NASA Wants To Beam Your Tweet Into Space

If you've ever wished you could send a message to whatever extraterrestrial beings may be out there, now's your opportunity: NASA is hosting a competition on Twitter for people to write messages to the Voyager mission, an exploration project consisting of spacecrafts called Voyager 1 and Voyager 2.
You can enter by tweeting a message consisting of 60 characters or less with the hashtag #MessageToVoyager by August 15. Then, NASA, the Voyager team, and the Jet Propulsion Laboratory will pick their favorites, and the public will vote on one to beam into space. The message will be sent out on September 5 to celebrate four decades since the spaceships' launch. However, given all the space it has to travel, it won't actually reach Voyager 1 until September 6, Mashable reports.
Voyager 1 and Voyager 2 have made a longer journey than any other spacecraft ever, discovering volcanoes and oceans on Jupiter's moons and other previously unknown sites. The mission revealed "how complex and dynamic the solar system really is," NASA chief scientist Ed Stone told NPR. "So time after time, what we thought we knew based on earth was just much too limited in terms of what nature really does."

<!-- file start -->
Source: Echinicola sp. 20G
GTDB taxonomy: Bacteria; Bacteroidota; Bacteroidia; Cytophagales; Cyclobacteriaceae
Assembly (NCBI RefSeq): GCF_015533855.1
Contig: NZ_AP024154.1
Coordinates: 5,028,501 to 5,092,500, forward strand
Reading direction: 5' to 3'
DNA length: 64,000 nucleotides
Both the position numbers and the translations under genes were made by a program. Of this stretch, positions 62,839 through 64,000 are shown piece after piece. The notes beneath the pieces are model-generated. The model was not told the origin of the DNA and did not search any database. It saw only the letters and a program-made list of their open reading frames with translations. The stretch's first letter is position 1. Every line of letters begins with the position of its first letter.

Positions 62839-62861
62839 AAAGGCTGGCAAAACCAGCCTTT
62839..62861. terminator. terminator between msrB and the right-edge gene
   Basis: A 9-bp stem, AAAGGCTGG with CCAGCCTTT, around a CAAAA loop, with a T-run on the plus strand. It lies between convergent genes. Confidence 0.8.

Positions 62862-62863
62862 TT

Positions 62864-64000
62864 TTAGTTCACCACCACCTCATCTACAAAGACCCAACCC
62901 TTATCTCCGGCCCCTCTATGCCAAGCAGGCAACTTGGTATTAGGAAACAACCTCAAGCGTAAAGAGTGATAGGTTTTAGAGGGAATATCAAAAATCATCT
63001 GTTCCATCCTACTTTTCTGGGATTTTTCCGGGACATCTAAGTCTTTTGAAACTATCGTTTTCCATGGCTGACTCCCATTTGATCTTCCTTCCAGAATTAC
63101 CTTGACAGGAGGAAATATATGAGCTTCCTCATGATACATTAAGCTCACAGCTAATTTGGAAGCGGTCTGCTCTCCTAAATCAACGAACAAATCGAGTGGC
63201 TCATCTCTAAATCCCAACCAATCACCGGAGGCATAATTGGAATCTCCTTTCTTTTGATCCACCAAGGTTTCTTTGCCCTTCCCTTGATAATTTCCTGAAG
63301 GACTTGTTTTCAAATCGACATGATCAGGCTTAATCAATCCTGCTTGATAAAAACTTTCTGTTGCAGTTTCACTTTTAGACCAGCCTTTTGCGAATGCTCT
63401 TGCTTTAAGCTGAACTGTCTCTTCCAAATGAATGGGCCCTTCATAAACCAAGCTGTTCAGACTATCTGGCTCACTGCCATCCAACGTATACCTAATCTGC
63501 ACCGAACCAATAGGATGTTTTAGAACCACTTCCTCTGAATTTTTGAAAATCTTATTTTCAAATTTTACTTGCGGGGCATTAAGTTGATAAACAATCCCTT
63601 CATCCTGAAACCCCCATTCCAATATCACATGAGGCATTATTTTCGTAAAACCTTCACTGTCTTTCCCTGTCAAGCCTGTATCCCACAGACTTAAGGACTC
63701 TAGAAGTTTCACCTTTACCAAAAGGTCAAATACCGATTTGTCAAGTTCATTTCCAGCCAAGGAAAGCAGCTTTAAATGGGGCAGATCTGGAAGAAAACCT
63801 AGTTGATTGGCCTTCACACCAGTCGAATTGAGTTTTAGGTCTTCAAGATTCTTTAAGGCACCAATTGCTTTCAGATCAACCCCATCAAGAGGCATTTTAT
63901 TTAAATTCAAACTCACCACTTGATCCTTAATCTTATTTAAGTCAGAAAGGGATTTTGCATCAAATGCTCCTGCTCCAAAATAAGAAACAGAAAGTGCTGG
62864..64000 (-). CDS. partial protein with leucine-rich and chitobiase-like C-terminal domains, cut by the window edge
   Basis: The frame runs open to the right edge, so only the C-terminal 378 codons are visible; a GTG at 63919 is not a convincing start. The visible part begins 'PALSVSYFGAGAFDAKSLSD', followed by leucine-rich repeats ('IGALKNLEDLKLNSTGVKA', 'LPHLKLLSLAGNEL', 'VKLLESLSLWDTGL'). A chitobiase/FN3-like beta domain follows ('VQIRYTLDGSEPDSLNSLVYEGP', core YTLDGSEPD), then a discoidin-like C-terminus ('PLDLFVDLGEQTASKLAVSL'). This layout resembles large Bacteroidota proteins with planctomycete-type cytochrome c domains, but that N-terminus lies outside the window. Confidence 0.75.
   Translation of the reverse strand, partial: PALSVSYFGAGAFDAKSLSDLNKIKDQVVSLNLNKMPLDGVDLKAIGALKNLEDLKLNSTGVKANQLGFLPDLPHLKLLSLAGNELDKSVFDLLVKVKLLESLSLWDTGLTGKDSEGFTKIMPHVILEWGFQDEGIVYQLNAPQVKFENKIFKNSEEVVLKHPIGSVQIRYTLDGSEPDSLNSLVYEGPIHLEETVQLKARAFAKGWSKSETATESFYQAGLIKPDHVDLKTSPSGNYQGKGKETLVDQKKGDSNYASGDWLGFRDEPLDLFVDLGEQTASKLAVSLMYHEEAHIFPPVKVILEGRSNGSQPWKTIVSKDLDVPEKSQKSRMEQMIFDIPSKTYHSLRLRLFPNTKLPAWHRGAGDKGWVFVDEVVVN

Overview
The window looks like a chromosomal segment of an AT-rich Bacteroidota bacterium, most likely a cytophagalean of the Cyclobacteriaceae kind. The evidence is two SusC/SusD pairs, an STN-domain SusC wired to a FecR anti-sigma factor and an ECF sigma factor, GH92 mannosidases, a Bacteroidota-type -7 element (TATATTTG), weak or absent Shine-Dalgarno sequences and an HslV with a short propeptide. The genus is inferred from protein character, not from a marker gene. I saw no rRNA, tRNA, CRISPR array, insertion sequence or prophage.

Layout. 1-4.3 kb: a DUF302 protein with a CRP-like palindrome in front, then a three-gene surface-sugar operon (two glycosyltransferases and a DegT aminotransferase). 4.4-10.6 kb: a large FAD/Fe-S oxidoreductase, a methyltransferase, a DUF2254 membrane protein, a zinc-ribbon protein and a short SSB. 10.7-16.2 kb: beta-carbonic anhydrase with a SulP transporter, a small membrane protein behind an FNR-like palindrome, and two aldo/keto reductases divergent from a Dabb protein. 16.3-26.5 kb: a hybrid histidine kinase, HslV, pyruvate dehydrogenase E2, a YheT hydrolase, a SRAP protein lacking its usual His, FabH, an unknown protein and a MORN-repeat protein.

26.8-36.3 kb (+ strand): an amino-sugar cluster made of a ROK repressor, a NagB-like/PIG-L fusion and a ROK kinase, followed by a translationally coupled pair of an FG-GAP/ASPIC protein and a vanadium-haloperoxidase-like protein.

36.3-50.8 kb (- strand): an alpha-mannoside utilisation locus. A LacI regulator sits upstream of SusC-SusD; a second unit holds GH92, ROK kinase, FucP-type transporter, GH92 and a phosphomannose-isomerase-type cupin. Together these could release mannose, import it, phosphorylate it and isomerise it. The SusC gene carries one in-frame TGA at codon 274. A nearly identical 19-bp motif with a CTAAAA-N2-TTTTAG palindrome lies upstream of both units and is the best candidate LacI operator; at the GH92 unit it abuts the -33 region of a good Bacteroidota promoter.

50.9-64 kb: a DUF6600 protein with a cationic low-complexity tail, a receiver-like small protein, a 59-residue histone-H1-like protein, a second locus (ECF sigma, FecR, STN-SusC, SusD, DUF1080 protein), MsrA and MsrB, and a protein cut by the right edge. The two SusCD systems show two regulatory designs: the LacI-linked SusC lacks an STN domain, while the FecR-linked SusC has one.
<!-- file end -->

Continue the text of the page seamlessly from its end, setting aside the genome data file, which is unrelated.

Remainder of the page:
People are already beginning to share what they'd like whoever is out there to know. Some opted for uplifting messages.
Others went the humor route.
Some felt the need to apologize to the rest of the universe on Earth's behalf.
Of course, people didn't miss the chance to get in a Dr. Who reference.
Before Voyager 1 and 2 first set off into space in 1977, astronomer Carl Sagan, his wife, and their team created the Golden Record, a phonographic record with sounds and images aimed at representing the Earth. It includes animal noises, greetings in 55 languages, and music from different countries. The tweet that's selected will serve as a new Golden Record of sorts.
Since it's permanent, the Golden Record probably has a better chance of eventually reaching extraterrestrial life, or perhaps future earthlings. But beaming words into space still may be worth a shot, because you never know who's listening.